<jabberwocky><div class="vbmenu_control"><a href="jabberwocky:;" onClick="newWindow=window.open('','usenetCode','toolbar=no,location=no, scrollbars=yes,resizable=yes,status=no,width=650,height=400'); newWindow.document.write('<HTML><HEAD><TITLE>Usenet ASCII</TITLE></HEAD><BODY topmargin=0 leftmargin=0 BGCOLOR=#F1F1F1><table border=0 width=625><td bgcolor=midnightblue><font color=#F1F1F1>This Usenet message\'s original ASCII form: </font></td></tr><tr><td width=449><br><br><font face=courier><UL><PRE>xavatar@gmail.com wrote:\n\n&gt; Arnold Neumaier wrote:\n&gt;\n&gt;&gt;xavatar@gmail.com wrote:\n&gt;\n&gt;&gt;&gt;I have also heard of Osterwalder Schrader theorem but I don\'t see how\n&gt;&gt;&gt;it can be used to really compute something in Minkowski Green\'s\n&gt;&gt;&gt;functions from Euclidean correlation functions.\n&gt;&gt;\n&gt;&gt;If you know how to compute a function f_E(x_0,\\x) in Euclidean\n&gt;&gt;spacetime and know that it is analytic in x_0, you can\n&gt;&gt;analytically continue to get the corresponding\n&gt;&gt; f_M(t,\\x) = f_E(it,\\x)\n&gt;&gt;in Minkowski spacetime. If you know f_E only numerically,\n&gt;&gt;you can fit a rational function in t to the data and analytically\n&gt;&gt;continue the latter. This usually gives reasonable results.\n&gt;\n&gt; But what about Green functions themselves? Continuation in n variables\n&gt; is not that simple...\n\nThe idea is the same. Choose a functional form of some shape that\ncaptures what you think should happen in real space. Then\nfit the analytically continued functional form in Euclidean space\nto whatever you computed there, and substitute the resulting\nparameters into your original functional form.\n\n\n&gt; In there a good approach to this in momentum space? When you perform\n&gt; the analytic continuation to ix^0 what happens to the Fourier\n&gt; transform?\n\nIt becomes a Laplace or inverse Laplace transform.\n\n\n&gt; My problem is that there are two points view:\n&gt; 1- Green Functions are tempered distributions and that\'s it... Within\n&gt; this approach I don\'t think one can go much further than Streater and\n&gt; Wightmann\n&gt; 2- Tempered distributions viewed as boundary values of analytic\n&gt; functions. These can me multiplied, integrated... Everything you need\n&gt; in order to compute Feynman diagrams...\n\nAnd these are related. As long as you have anlaytic functions you\nare off real time, but you have functions with nice properties.\nOnce you go to the boundary values, you lose these nice properties\nand get only the distribution.\n\nThat\'s why one calculates in the analytic continuation and continues\nback only at the very end.\n\n\nArnold Neumaier\n\n</UL></PRE></font></td></tr></table></BODY><HTML>');"> <IMG SRC=/images/buttons/ip.gif BORDER=0 ALIGN=CENTER ALT="View this Usenet post in original ASCII form">&nbsp;&nbsp;View this Usenet post in original ASCII form </a></div><P></jabberwocky>xavatar@gmail.com wrote:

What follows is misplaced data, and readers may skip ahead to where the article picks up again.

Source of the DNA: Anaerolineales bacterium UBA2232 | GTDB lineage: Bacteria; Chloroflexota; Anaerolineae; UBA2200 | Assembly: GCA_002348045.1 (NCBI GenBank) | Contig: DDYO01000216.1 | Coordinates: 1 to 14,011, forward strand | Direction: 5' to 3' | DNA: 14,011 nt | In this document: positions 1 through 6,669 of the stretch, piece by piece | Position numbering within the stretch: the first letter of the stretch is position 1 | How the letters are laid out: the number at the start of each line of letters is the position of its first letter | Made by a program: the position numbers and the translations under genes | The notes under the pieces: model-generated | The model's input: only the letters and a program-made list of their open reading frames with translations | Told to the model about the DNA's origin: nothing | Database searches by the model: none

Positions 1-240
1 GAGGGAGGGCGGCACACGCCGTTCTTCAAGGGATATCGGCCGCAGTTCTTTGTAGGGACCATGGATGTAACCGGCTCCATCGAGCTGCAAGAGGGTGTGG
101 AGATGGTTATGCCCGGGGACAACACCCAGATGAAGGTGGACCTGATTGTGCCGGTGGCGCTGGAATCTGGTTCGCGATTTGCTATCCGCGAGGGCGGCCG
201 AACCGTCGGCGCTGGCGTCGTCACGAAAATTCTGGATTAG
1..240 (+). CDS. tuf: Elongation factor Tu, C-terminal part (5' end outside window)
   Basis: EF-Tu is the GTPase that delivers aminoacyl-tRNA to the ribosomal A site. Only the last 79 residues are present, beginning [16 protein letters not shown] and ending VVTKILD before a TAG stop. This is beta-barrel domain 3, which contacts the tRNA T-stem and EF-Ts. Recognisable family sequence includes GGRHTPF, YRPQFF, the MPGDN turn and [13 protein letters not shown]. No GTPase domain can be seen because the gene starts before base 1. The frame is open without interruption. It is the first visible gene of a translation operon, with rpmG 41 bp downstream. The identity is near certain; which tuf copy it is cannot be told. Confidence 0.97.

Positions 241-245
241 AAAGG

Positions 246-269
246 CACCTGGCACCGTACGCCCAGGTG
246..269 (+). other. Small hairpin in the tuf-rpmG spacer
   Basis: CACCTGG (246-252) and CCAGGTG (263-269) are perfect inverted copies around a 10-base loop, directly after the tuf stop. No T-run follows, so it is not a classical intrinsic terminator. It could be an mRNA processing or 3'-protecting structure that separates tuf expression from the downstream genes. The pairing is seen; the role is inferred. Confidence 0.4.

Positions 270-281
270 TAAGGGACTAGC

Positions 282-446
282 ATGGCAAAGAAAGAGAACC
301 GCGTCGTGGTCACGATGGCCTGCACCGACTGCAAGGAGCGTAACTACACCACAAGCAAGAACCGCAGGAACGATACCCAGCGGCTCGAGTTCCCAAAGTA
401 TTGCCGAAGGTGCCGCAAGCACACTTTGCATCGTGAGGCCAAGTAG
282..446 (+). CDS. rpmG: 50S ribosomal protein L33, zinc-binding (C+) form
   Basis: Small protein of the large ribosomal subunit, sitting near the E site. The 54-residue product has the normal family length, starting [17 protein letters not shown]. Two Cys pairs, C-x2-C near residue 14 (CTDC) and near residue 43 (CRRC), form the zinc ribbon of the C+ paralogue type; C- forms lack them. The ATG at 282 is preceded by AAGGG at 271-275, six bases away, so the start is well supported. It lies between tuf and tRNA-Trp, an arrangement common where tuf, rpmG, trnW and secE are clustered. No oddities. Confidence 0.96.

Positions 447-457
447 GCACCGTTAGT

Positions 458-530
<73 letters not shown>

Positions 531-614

> Arnold Neumaier wrote: